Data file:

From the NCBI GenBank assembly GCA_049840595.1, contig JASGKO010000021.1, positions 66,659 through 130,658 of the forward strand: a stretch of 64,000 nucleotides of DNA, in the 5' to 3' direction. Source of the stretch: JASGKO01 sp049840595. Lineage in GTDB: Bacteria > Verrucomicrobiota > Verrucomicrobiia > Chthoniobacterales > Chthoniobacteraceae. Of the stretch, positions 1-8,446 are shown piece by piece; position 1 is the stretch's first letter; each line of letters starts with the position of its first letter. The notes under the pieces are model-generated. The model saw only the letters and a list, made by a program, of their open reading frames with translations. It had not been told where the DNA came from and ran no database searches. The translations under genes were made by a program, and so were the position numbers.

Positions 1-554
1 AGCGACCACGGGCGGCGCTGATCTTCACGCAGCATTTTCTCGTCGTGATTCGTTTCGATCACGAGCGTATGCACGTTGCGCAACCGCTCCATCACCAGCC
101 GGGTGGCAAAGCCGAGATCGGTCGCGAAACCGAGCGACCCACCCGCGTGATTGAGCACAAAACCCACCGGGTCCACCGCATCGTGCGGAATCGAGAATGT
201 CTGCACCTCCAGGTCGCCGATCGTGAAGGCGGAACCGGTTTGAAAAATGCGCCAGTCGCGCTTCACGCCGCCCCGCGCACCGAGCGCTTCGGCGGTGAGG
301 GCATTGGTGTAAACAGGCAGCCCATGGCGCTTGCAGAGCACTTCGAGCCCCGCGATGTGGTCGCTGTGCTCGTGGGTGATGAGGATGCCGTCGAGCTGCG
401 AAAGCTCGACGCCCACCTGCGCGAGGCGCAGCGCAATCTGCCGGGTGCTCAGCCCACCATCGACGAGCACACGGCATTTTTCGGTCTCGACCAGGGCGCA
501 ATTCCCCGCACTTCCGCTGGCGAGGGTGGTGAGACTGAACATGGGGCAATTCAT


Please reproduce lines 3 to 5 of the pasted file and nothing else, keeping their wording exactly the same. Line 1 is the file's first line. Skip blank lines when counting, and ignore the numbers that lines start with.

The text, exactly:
1 AGCGACCACGGGCGGCGCTGATCTTCACGCAGCATTTTCTCGTCGTGATTCGTTTCGATCACGAGCGTATGCACGTTGCGCAACCGCTCCATCACCAGCC
101 GGGTGGCAAAGCCGAGATCGGTCGCGAAACCGAGCGACCCACCCGCGTGATTGAGCACAAAACCCACCGGGTCCACCGCATCGTGCGGAATCGAGAATGT
201 CTGCACCTCCAGGTCGCCGATCGTGAAGGCGGAACCGGTTTGAAAAATGCGCCAGTCGCGCTTCACGCCGCCCCGCGCACCGAGCGCTTCGGCGGTGAGG